I think I would need a bit more context to help you, but I’ll try to reply anyways:
I googled a bit and I’m going to assume you want to climb a steel beam that looks like this:
And you use some kind of magnetic wheels that look like this:
How to accomplish beam alignment of the robot? I can detect the beam but are there ways of teaching a robot its orientation to a 2D image, maybe detect the beam and give it a coordinate system?
I assume you are using a RGB camera, some kind of normal usb cam/mipi cam plugged into a Nvidia Jetson, which is all carried on top of your robot. I’m imagining something like this random robot I found:
If you calibrate your camera (you can use the ROS camera calibrator, it’s pretty easy, and if you have never done it before, you’ll learn how basically every camera intrinsics calibration works conceptually) you will be able to determine your focal length (f) in between other parameters like the image center coordinates (or you may already have this from the datasheet of the camera).
If you have a bounding box of your metal beam (I suppose that is the output of your detector), you can calculate the center of the bounding box (Bx, By), then calculate the difference between the center of the image (Cx, Cy) and the bounding box center (Dx, Dy). With that you can calculate the angle from the camera to the steel beam:
angle_x = atan(Dx / f)
angle_y = atan(Dy / f)
If that is enough for you to drive your robot towards the steel beam, well, great!
You could go step further if your detector also tells you the angle of the steel beam. I imagine that the robot is on the floor, trying to go towards the steel beam (which is a beam that is “perfectly” vertical standing on the floor), to then start climbing it, so you want to have the robot looking perpendicular to the steel beam. So if the detector can tell you that you are looking at a beam at… 90 degrees, you know you want to approach it so you end up facing the flat face.
You could estimate how far the steel beam is without using other sensors. I imagine you could put the robot in front of the steel beam at a known angle and distance, say, 2 meters, and then measure, in pixels, how wide the beam is in pixels. Then, you can use that measure in pixels to extrapolate how far the beam is.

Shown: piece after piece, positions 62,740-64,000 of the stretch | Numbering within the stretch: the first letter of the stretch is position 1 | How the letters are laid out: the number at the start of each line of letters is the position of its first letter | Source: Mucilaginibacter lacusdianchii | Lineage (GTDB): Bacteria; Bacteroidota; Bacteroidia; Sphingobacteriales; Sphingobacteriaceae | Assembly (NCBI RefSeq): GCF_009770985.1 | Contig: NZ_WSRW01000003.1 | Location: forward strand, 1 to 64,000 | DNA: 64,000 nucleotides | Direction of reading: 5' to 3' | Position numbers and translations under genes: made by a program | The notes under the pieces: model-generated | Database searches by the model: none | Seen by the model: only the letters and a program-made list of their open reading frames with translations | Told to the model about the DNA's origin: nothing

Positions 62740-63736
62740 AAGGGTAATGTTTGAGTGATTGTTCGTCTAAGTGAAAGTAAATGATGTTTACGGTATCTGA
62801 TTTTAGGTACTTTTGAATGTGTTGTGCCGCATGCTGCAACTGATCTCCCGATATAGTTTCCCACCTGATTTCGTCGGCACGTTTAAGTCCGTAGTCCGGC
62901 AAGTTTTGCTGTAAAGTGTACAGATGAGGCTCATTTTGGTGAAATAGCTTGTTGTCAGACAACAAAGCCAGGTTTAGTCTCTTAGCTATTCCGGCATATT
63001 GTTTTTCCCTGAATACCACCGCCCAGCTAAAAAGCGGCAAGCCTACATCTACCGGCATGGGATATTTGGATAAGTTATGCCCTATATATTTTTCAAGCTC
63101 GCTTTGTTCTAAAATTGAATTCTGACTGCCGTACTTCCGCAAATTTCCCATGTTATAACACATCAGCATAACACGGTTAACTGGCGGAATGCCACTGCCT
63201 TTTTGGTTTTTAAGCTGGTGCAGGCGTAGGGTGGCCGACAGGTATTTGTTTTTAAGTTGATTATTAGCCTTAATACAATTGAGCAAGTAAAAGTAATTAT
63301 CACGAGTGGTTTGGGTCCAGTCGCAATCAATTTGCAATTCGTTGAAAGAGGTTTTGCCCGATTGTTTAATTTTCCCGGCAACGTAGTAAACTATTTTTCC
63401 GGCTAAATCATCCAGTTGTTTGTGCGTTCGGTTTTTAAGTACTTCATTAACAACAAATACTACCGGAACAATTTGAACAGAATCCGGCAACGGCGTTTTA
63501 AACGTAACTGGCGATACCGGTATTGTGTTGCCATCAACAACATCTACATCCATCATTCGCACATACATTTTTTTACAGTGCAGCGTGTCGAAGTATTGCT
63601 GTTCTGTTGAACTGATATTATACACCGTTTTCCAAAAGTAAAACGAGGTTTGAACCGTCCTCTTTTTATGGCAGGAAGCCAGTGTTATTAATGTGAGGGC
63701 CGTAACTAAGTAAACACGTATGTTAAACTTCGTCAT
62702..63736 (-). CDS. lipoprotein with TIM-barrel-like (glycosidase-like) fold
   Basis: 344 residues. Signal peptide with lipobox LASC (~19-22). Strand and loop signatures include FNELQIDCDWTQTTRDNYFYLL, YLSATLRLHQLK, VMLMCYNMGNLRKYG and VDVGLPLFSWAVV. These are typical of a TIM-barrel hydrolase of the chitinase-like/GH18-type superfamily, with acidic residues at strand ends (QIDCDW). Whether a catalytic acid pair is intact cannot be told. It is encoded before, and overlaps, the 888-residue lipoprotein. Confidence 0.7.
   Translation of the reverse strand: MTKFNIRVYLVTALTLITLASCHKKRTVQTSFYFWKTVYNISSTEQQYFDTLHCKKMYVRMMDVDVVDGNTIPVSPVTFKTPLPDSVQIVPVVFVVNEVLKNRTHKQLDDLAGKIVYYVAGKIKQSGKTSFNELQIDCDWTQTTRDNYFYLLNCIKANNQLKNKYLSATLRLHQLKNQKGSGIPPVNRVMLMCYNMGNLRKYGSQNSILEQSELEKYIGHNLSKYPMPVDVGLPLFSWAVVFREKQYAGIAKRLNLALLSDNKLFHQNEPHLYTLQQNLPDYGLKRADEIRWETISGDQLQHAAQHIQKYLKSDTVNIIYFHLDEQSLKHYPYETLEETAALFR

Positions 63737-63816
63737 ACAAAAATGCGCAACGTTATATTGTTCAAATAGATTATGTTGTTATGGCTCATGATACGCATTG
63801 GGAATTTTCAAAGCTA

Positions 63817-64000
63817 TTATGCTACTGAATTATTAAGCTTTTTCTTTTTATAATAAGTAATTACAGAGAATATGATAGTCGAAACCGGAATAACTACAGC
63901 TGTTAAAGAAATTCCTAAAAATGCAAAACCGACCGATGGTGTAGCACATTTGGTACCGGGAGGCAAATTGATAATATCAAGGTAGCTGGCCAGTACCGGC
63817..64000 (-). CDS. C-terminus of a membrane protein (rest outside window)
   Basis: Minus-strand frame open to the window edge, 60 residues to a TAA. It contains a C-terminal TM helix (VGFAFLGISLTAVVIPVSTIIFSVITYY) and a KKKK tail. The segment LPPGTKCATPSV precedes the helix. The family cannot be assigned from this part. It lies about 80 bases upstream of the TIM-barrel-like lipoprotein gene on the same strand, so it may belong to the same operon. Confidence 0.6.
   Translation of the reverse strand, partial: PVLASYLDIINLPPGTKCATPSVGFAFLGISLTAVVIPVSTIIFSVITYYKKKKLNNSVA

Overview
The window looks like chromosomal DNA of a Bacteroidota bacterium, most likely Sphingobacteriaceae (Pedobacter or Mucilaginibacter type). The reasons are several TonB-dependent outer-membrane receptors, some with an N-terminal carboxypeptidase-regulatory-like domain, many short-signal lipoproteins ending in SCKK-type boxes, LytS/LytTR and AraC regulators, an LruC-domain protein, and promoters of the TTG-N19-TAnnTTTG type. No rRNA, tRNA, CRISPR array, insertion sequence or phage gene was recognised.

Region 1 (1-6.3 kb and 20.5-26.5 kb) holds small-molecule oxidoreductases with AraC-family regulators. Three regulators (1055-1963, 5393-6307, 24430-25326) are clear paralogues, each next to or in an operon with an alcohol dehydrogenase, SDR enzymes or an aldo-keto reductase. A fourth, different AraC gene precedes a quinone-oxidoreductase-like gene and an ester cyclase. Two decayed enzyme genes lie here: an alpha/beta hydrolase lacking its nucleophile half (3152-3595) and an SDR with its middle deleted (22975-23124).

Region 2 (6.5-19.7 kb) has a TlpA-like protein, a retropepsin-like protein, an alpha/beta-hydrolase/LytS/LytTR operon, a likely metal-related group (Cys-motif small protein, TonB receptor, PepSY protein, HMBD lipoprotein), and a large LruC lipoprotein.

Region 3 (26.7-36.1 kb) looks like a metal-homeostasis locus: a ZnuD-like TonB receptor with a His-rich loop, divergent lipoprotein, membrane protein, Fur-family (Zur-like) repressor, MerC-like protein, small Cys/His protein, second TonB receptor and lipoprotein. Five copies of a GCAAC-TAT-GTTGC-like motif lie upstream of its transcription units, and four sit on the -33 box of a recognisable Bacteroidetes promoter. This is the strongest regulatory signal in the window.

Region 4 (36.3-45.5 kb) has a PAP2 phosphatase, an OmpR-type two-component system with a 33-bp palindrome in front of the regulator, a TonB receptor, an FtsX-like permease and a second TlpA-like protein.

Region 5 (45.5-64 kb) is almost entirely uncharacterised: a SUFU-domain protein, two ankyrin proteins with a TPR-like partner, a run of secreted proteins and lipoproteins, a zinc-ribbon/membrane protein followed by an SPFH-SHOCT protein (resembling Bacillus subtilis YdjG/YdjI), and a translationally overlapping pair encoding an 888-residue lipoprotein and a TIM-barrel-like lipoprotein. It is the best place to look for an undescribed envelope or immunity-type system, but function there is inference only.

However, I may be overthinking here!
- Is Lidar for proper navigation/home finding?
Using a LIDAR will help you a lot. Here I am assumind a 2D LIDAR, like a Sick/Hokuyo/RPLidar. You can use the ROS navigation stack to make your robot able to make a map (in real time, doing SLAM, if so, I would recommend hector_slam in ROS1 for it, it works very well with the cheapest LIDARs, gmapping is also pretty good, but I’d recommend it for creating maps to use offline, you could also try others like cartographer! the possibilities are endless haha).
If you have a LIDAR you will be able to know the distance to the steel beam without problems. And you will be able to also use it to help you face the steel beam perpendicular (as you’ll get some points in the LIDAR that are clearly a flat face!).
In order to use a camera + LIDAR you will want to make a URDF model of your robot, so you will be able to take advantage of the TF tree. You can also visualize your robot in Rviz with it. The TF provides transformations & the math to do things like:
I have a detection in the camera sensor at this angle that is a steel beam, I can transform that angle into the LIDAR frame (or a common “map” frame). If I add the distance data from the LIDAR at that angle, I know quite well where exactly the steel beam is (and if you have a map, you know the exact place you want to go to, and you could also find with what orientation you’d want to get there to face it perpendicularly, which the ROS navigation stack will allow you to send a goal to the robot to do so).
I hope this is helpful. A couple of additional comments:
You may want to use a more modern Ubuntu and ROS if you can, I’d recommend Ubuntu 20.04 with ROS Noetic at this point, as I still think it’s easier to play around with existing ROS packages, tinker in Python and so on there (instead of ROS 2). But this is my opinion only, others may disagree. The OS of your Jetson board may limit you here, and I understand that. You could look into using Docker to run any other version, but that may be a bit of an overkill at your learning stage (or the one I’m assuming by your post).